The capital of Taiwan is pushing the technology envelope once again, this time turning on VOIP Internet phone service in government offices and schools across the city.
On Thursday, city government offices, the Taipei City Council, and 234 schools throughout the city switched to VOIP (Voice Over Internet Protocol) systems from traditional phone lines, an official said. The entire effort is expected to save the city NT$400,000 (US$12,340) per month in phone bills starting from early next year.
VOIP technology allows users to route voice calls over the Internet, bypassing traditional telephony systems and reducing charges. The most popular type of VOIP software people use on PCs for free PC to PC calling today is from Skype Inc., but companies and schools can also build an entire network that looks and acts like a traditional phone system, but still sends calls out over the Internet.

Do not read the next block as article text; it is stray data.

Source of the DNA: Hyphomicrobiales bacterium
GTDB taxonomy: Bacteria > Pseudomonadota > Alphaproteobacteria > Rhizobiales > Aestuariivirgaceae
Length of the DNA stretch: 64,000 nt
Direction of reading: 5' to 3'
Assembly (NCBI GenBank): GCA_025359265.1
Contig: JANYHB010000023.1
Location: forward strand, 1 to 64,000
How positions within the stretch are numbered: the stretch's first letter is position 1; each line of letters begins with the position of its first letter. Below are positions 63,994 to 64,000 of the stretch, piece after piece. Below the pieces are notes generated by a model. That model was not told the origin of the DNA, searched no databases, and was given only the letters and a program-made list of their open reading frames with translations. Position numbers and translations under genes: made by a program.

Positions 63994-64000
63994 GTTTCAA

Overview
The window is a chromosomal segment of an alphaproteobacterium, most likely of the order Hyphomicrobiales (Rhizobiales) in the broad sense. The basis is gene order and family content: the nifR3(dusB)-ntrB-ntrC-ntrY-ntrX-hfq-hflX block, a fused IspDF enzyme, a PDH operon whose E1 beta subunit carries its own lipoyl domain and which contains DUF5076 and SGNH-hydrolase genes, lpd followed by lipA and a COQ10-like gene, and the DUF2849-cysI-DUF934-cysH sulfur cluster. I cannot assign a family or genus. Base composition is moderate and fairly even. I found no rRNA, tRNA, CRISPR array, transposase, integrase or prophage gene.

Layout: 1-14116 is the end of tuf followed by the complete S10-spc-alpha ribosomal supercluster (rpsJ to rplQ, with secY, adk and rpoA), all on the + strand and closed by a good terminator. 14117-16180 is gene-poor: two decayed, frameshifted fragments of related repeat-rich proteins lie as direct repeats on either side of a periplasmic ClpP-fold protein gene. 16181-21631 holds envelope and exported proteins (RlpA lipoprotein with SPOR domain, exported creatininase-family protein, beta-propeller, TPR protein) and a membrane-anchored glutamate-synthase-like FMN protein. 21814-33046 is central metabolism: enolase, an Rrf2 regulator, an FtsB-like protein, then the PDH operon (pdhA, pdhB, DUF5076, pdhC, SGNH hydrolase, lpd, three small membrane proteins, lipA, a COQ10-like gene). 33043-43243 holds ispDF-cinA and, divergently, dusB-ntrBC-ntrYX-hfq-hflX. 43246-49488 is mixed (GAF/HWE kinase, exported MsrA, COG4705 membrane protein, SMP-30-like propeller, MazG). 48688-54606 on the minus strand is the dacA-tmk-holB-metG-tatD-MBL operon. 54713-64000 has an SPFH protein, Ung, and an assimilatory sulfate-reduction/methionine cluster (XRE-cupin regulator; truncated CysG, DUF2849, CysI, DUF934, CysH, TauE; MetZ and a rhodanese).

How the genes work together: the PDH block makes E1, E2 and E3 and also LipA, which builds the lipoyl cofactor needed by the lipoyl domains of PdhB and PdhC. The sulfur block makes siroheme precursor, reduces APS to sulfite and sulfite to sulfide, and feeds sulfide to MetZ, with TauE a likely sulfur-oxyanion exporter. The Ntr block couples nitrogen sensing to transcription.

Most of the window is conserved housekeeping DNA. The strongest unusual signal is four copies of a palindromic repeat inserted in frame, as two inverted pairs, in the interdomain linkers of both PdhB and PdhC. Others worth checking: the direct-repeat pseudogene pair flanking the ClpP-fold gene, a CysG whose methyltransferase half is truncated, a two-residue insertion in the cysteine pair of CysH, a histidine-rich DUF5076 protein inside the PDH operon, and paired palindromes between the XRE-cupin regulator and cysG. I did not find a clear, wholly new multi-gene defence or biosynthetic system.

Taipei built its system with help from corporate members of a local organization developed to promote Wi-Fi and VOIP in Taiwan, IP Phone Open Exchange (IPOX) 070, as well as TeleSynergy Research Inc., of Sunnyvale, California.
One added feature the government included for citizens is a tab on its home page that users can click to make Web calls directly to a government Citizen Call Center, the 1999 hotline. A user needs to be on a PC running Windows 2000 or XP, have a microphone and earphones, and a download of ActiveXPhone from the city’s Web page. The link is to the English version of the Web site, but the hotline may or may not go to an English-speaking operator. The Citizen Call Center is available 24 hours a day, 365 days a year, and provides government information and an enquiry service.
It’s the second major technology success for the city this year. In June, Taipei inaugurated the largest Wi-Fi network in the world, with 90 percent coverage of the city’s 2.6 million people through 4,000 hotspots.